• Move. You're losing a level badly as soon as you grind to a halt - there is no prize for camping yourself out of ammo before you die spectacularly. It just makes it a very painful process. The goal is the safe room. Try and cover your team as much as possible, but don't let a persistent camper drag the team down. Don't be the guy pinned in a side room half the level back looking for trinkets when you already have full kit, and don't worry about trying to save that guy.
  • First Aid. 4 kits in every saferoom, by default it's pretty clear what should happen. If you have no kit, heal and DO NOT pick up a second kit unless there are more than are needed. Also NEVER heal above 65%, ESPECIALLY if doing so will deprive another teammate of a heal or backup kit they need. If you are +65% and have a kit in reserve, don't even take "yours" unless it's going to get left in the safe room. Doing these things is considered extreme disrespect amongst experienced players (unless you're being a team tank - which means doing the job, not just taking the most damage).
  • Teammates. Be fast to cover them. Even in normal, a pin will kill a player in seconds. The AI director knows the easiest way to take Survivors out is one at a time, starting from the weakest link. That means if players are injured and slow, toss them some health so they don't fall back and get picked off. More importantly, it means leave yourself opportunities to break a pin on others. If a player is pinned, it's your #1 priority. Doesn't matter if there's a tank, spit, and fire between you. It's better to ragequit than give up on pinned survivors, unless covering a bad mover is too damaging to the team. Also pay special attention to who the director is focusing, and provide extra cover. He'll usually try and single out the best or worst performing player for an onslaught of specials.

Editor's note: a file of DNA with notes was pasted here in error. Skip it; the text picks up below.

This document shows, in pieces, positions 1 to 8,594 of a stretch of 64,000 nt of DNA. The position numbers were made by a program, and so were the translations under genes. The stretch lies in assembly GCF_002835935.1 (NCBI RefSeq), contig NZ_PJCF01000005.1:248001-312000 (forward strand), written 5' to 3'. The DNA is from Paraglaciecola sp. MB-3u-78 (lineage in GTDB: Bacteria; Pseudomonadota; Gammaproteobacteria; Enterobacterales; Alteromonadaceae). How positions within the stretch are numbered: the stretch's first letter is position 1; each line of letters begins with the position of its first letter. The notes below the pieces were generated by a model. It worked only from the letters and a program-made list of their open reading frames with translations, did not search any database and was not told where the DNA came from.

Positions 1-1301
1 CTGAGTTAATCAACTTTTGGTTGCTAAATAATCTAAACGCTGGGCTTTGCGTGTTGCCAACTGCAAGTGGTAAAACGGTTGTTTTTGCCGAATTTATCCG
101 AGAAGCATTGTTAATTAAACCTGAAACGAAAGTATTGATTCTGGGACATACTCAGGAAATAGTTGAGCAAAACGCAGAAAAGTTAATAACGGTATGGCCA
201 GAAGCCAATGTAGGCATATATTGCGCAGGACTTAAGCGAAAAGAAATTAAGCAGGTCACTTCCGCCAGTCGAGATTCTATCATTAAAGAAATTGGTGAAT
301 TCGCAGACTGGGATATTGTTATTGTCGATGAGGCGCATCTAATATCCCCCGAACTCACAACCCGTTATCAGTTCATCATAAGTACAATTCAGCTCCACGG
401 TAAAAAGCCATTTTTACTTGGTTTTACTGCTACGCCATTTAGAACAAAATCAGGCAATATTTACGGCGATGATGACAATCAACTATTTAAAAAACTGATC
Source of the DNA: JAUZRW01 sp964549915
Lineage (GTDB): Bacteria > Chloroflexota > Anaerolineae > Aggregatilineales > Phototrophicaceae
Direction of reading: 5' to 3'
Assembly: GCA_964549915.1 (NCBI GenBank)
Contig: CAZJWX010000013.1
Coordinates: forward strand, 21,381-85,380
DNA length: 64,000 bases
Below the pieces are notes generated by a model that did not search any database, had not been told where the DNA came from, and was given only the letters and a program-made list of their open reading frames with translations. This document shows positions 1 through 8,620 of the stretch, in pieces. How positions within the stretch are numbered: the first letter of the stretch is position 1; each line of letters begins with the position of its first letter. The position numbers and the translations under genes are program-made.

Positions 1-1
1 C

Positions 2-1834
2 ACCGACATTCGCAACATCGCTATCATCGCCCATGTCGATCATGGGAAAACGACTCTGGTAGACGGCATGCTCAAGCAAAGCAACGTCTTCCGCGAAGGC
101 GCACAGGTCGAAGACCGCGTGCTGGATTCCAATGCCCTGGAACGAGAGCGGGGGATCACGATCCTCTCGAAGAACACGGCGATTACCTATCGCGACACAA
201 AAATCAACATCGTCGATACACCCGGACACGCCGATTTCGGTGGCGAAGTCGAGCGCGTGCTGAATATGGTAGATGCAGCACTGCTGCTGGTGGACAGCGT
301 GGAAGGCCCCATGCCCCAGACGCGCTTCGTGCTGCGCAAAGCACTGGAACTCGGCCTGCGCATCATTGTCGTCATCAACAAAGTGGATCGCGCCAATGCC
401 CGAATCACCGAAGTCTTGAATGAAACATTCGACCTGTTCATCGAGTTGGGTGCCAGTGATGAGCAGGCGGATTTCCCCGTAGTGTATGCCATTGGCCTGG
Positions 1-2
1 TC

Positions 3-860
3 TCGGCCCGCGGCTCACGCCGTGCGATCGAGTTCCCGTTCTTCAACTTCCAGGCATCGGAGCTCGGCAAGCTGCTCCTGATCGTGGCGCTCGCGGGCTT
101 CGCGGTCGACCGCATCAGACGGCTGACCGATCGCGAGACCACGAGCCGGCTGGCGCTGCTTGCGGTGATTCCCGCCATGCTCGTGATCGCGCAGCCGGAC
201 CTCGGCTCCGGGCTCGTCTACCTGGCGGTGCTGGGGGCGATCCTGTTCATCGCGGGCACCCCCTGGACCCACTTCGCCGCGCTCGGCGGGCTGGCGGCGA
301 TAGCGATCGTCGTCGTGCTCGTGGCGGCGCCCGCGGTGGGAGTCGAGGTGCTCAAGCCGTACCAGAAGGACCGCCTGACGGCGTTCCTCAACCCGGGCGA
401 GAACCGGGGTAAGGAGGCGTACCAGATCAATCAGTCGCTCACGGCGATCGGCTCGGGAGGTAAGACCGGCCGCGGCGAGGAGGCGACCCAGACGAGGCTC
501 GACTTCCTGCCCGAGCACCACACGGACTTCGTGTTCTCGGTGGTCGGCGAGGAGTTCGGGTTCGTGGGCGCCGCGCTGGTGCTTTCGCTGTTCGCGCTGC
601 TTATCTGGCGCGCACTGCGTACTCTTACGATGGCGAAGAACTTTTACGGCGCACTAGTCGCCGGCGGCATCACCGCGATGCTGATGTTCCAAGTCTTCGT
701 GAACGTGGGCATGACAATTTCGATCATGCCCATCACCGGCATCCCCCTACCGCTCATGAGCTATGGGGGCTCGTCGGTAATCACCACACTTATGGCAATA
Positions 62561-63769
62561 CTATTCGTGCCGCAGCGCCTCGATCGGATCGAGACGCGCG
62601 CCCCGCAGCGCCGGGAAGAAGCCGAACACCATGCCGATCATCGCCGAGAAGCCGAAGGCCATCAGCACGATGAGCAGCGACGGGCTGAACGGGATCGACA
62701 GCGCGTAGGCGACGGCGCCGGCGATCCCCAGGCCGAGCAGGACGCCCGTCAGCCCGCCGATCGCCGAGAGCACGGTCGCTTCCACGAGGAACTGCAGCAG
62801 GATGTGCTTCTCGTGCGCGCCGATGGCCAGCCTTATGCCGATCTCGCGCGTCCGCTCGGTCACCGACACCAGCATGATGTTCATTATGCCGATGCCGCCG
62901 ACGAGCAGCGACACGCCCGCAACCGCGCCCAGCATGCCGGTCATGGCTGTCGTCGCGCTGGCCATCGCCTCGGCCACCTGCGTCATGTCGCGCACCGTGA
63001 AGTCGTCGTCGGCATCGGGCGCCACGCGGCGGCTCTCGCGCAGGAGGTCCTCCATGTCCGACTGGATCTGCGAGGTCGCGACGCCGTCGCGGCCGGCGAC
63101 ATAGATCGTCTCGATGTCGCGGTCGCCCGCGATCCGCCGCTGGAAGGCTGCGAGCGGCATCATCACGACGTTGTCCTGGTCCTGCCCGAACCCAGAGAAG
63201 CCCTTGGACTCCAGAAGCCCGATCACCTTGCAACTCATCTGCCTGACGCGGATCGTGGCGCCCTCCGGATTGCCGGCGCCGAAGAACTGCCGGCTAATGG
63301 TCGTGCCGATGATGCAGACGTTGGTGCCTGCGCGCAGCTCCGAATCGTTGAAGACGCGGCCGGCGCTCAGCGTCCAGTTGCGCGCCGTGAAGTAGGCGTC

• Fire. If you're a new player, don't use it or throw it at tanks only. Unless you are throwing at a tank, NEVER EVER throw it in front of the survivors, blocking their path. Even more importantly don't throw fire into a fight unless there is a tank involved - otherwise you'll damage the team, stop them, and split them up. Consistently bad/thoughtless/troll-like use of fire will get you TK'ed or kicked real quick.
  • Use the environment. A single survivor can easily win a 3-on-1 special matchup with a nightstick if he's smart enough to run through a door and shut it. Similarly, consider your position relative to the horde and your weapon. i.e. if you have a baseball bat you want to be front and center (to cover teammates, to stop the horde stifling shooters.) if you have an auto rifle you want to be a bit back in the formation, trying to stay in positions where surrounding or even reaching you is hard. (need aim time, space to be effective, vulnerable to lots of surrounding horde) All this while try and pick weapons your team is missing (like melee, always melee), and refrain from "me-too'ing" specialist guns like sniper and auto shotgun because they become a liability when everyone's using one.
  • Conserve ammo. Figure what it takes to drop a common, (in normal, 3 shots uzi, 2 shots m16, 1 shot AK, 1 shot shotgun.) then try and get your ammo consumption there. Also look to see what your teammates are doing - if they're dicing up a crowd of bile'd zombies, shoot the drifters that will run off at the end, take a foward position, or just leave your clip full for the inevitable post-grenade pin. Being effective means doing what your teammates aren't, not competing with them for what they're already doing just fine.
  • Communicate and have fun. If you're noobish, just say so. Everyone has been there. In a lot of cases that will cause people to give you more leeway and protect you better.